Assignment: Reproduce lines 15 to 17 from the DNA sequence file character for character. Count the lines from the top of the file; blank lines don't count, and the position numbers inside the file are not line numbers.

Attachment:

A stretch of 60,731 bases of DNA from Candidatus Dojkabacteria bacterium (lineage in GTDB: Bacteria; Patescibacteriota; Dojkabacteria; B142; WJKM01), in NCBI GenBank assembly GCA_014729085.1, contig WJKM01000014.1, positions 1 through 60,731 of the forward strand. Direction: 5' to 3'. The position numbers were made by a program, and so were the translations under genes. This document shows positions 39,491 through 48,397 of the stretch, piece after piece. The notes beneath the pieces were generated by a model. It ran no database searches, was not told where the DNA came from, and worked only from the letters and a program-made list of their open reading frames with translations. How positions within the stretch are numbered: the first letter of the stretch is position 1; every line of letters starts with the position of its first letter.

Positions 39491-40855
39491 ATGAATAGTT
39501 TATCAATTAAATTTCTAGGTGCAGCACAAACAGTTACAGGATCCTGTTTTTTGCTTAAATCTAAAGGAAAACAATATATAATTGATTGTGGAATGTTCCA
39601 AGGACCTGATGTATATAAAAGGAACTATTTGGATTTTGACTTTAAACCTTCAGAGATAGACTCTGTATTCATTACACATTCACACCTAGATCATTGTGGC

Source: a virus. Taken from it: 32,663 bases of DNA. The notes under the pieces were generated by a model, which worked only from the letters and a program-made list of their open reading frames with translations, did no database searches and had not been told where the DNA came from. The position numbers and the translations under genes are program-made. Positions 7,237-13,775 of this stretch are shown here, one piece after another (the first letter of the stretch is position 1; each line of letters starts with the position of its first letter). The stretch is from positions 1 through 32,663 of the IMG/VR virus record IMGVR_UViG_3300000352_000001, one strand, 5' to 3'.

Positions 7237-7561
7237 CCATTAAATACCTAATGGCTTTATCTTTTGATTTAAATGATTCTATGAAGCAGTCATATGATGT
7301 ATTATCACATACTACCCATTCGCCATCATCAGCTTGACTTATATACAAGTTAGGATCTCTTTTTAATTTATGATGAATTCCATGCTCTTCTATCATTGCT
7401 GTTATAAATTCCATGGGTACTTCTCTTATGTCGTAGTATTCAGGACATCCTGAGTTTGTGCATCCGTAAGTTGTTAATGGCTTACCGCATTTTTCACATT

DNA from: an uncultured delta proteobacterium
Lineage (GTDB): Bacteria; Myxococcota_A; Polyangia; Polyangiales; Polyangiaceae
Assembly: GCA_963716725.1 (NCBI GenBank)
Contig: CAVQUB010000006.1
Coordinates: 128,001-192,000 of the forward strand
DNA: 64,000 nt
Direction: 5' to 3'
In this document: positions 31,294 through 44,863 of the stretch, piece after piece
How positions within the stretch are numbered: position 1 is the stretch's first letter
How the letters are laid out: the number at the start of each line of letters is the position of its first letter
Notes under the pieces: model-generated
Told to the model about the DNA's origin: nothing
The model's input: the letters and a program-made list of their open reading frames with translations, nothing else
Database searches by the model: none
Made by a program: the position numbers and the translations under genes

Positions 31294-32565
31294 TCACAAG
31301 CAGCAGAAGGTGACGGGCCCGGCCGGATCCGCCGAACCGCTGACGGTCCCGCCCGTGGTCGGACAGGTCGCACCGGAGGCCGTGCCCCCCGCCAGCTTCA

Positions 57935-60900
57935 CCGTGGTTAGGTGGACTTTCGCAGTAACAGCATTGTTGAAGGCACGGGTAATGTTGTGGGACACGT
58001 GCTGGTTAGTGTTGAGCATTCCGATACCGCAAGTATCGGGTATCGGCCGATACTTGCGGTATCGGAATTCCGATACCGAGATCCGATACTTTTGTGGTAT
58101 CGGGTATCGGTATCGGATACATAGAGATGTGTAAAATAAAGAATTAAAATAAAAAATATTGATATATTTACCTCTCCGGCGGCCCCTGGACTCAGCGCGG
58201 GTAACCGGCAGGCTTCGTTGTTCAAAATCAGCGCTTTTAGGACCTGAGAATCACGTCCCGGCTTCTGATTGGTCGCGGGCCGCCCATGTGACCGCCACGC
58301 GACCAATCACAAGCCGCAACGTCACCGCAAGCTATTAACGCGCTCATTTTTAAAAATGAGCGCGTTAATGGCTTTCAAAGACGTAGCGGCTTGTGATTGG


Coordinates: 128,001-192,000 of the forward strand
DNA: 64,000 nt
Direction: 5' to 3'